We must not be surprised, then, if the effects of liberation vis-à-vis this repressive power are so slow to manifest themselves; the effort to speak freely about sex and accept it in its reality is so alien to a historical sequence that has gone unbroken for a thousand years now, and so inimical to the intrinsic mechanisms of power, that it is bound to make little headway for a long time before succeeding in its mission.
This passage presents Foucault’s characterization of the “repressive hypothesis” as a general (and according to Foucault incorrect) view of the ability to speak and know sex within the past one thousand years. The repressive hypothesis denotes a slow cultural awakening of speaking about sex, a speaking that is inimical to the “intrinsic mechanisms of power.” In the repressive hypothesis, speech about sexuality must revolve around the topic without directly addressing it. Repression, historical sequence and the intrinsic mechanisms of power prevent the proximate liberation of the concept of sex from those selfsame repressive forces.
In labeling the deployment of the repressive hypothesis in the post-play discussion, Charles returns to his initial conjectures on the ability of discourse to interrupt or prevent change through showing how in this case the discourse of the repressive hypothesis silences the ability to openly talk about sex(uality). In this silencing, the potentially disruptive power of speaking about sex, the one motioned to in both Charles’ earlier statements and in Foucault’s characterization of the repressive hypothesis, is defused and prevented. Following almost point-for-point in Foucault’s footsteps, Charles concludes:
Not surprisingly, the tragedy of the Shepard murder, and the incredible success of Kaufman’s play across the country, has not directly led to any legislation beyond a sexual orientation discrimination policy at the University of Wyoming and as Loffreda narrates, a hard fought city ordinance mandating statistic gathering and police training more than a year after the trials.
Through reading Charles’ paralleling of Foucault’s repressive hypothesis, we could assume that for Charles the power generated in the moment of Shepard’s murder is the power of speaking of sex: an open discourse that refutes the repressive force of silence. By acknowledging that Shepard was killed because of his sexuality, we are forced to confront and understand sexuality, and to proliferate discussions about how that sexuality is protected, or fails to be protected, under the law. In this discussion that foments change, we recognize the current inability for law to guarantee the right to life for homosexuals. We therefore deploy the power of this recognition to enact larger “legislation” protecting future homosexuals from homophobic attacks with interventions into governmental and legal discourses.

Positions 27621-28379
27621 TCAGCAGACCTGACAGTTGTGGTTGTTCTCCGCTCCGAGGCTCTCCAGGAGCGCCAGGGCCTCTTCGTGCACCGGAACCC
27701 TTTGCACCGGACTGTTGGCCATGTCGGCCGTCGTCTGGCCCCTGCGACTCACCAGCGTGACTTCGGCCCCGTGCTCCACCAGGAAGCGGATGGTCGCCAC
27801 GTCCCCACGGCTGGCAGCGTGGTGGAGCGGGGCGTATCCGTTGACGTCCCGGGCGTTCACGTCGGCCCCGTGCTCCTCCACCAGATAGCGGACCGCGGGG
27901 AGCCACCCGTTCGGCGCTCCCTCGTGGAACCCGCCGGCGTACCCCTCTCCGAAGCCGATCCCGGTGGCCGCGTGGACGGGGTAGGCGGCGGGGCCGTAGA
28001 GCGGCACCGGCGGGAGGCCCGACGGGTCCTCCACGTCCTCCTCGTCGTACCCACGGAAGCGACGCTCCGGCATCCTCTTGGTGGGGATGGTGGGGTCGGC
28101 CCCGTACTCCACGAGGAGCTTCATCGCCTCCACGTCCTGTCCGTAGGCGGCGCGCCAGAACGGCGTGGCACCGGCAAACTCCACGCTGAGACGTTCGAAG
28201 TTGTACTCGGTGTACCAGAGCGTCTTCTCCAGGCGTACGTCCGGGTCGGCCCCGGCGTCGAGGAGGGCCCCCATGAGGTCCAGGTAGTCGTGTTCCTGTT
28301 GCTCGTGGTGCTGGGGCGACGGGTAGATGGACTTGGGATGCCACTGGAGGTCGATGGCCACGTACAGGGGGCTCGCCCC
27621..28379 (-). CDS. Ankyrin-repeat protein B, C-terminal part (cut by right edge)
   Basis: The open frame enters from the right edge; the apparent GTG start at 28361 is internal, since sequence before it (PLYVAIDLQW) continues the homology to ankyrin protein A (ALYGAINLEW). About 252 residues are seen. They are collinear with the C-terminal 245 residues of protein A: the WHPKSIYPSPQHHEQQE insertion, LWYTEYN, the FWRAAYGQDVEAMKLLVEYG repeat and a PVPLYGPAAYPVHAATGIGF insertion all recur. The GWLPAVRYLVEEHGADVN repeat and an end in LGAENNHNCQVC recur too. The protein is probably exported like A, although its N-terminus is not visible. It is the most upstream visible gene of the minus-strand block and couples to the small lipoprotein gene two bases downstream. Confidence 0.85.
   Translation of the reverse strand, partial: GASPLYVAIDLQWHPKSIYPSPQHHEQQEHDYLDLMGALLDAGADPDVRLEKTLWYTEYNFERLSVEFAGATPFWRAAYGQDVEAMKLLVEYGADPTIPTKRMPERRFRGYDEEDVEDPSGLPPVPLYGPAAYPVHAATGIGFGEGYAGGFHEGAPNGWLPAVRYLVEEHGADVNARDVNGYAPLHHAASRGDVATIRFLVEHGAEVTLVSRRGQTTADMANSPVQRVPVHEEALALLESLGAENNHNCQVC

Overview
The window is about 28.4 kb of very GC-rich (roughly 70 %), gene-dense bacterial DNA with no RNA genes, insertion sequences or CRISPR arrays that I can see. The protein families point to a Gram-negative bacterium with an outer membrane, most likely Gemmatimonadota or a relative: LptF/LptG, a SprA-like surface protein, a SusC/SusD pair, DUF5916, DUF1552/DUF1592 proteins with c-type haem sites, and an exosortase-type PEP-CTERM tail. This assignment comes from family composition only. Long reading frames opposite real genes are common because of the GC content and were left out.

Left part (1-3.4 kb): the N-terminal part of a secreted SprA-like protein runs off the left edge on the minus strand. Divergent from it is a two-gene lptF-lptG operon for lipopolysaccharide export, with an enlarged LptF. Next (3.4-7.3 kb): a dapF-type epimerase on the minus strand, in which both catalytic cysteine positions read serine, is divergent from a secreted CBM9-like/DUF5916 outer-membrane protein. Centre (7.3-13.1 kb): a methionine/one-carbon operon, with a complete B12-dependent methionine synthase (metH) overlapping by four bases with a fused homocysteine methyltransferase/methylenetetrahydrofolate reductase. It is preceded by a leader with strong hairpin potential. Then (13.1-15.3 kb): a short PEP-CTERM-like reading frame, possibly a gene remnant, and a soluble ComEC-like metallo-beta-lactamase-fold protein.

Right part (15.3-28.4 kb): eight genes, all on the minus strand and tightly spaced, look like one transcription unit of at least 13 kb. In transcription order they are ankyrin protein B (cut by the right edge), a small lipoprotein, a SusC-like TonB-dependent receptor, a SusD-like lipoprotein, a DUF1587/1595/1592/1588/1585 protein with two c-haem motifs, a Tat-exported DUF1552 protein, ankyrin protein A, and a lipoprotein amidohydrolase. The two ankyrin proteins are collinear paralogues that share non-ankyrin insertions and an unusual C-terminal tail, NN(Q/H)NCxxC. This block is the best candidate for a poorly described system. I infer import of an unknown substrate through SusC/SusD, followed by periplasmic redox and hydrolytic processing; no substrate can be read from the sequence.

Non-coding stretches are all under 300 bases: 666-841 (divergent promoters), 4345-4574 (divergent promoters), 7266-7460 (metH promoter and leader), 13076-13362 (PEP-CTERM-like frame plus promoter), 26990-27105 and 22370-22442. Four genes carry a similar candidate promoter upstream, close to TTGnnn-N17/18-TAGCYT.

While these affirmations on change, power and discourse anchor Charles’ strong readings of both his primary texts and their discursive prevention of change, these readings ignore the specificity of the passage from Foucault. The “it will be said” that introduces Foucault’s characterization of the repressive hypothesis is Foucault’s attempt to distance himself from the general beliefs espoused therein (those beliefs rehearsed in Charles’ argument). In fact, the thesis of Foucault’s chapter is that the “repressive hypothesis” is wrong. Foucault signals this emphasis in the paragraph following his introduction of the aspects of the repressive hypothesis where he suggests “one can raise three serious doubts concerning what I shall term the ‘repressive hypothesis’:” the first, “is sexual repression truly an established historical fact?”; the second: “do the workings of power … really belong primarily to the category of repression?”; and the third: “did the critical discourse that addresses itself to repression come to act as a roadblock to a power mechanism that had operated unchallenged up to that point, or is it not in fact part of the same historical network as the thing it denounces (and doubtless misrepresents) by calling it ‘repression’?” Through the argument of his text, Foucault will come to answer “no” to the first two questions and to demonstrate that the latter of the two propositions in the third question is the more accurate one. It is this third question that most directly corresponds to Charles’ assertions about the power of Shepard’s murder and the discursive attempts to defuse that potential.
According to Foucault, the repressive hypothesis supposes that there exists a discourse of repression set against the open speaking about sexuality. Because we suppose that the repressive mechanisms repress open sexuality, we conversely assume that open speaking somehow has the power to undo or challenge the repressive culture. As we have seen, this parallels Charles’ condemnations of the 20/20 report that “attempts to put the Shepard case back in the closet.” For Charles, 20/20 erases the ability for the case to foment change in a repressive culture by rewriting the case’s ability to openly signal Shepard’s out of the closet sexuality. However, Foucault suggests that this binary of repression/openness is false, in that it fails to account for the ways in which the power of discussing sex is contained already within, and constitutive of, the (mis)labeled “repression.” As Foucault outlines earlier in The History of Sexuality: